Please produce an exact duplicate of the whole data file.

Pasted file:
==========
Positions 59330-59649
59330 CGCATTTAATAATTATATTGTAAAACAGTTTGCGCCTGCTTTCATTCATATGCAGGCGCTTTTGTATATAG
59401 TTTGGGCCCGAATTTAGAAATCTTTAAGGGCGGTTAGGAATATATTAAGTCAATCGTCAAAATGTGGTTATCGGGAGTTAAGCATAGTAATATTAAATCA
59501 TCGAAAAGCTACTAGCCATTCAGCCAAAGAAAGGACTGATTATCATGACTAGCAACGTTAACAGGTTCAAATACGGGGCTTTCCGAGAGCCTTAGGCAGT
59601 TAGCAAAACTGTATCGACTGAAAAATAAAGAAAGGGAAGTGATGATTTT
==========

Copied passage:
Positions 59330-59649
59330 CGCATTTAATAATTATATTGTAAAACAGTTTGCGCCTGCTTTCATTCATATGCAGGCGCTTTTGTATATAG
59401 TTTGGGCCCGAATTTAGAAATCTTTAAGGGCGGTTAGGAATATATTAAGTCAATCGTCAAAATGTGGTTATCGGGAGTTAAGCATAGTAATATTAAATCA
59501 TCGAAAAGCTACTAGCCATTCAGCCAAAGAAAGGACTGATTATCATGACTAGCAACGTTAACAGGTTCAAATACGGGGCTTTCCGAGAGCCTTAGGCAGT
59601 TAGCAAAACTGTATCGACTGAAAAATAAAGAAAGGGAAGTGATGATTTT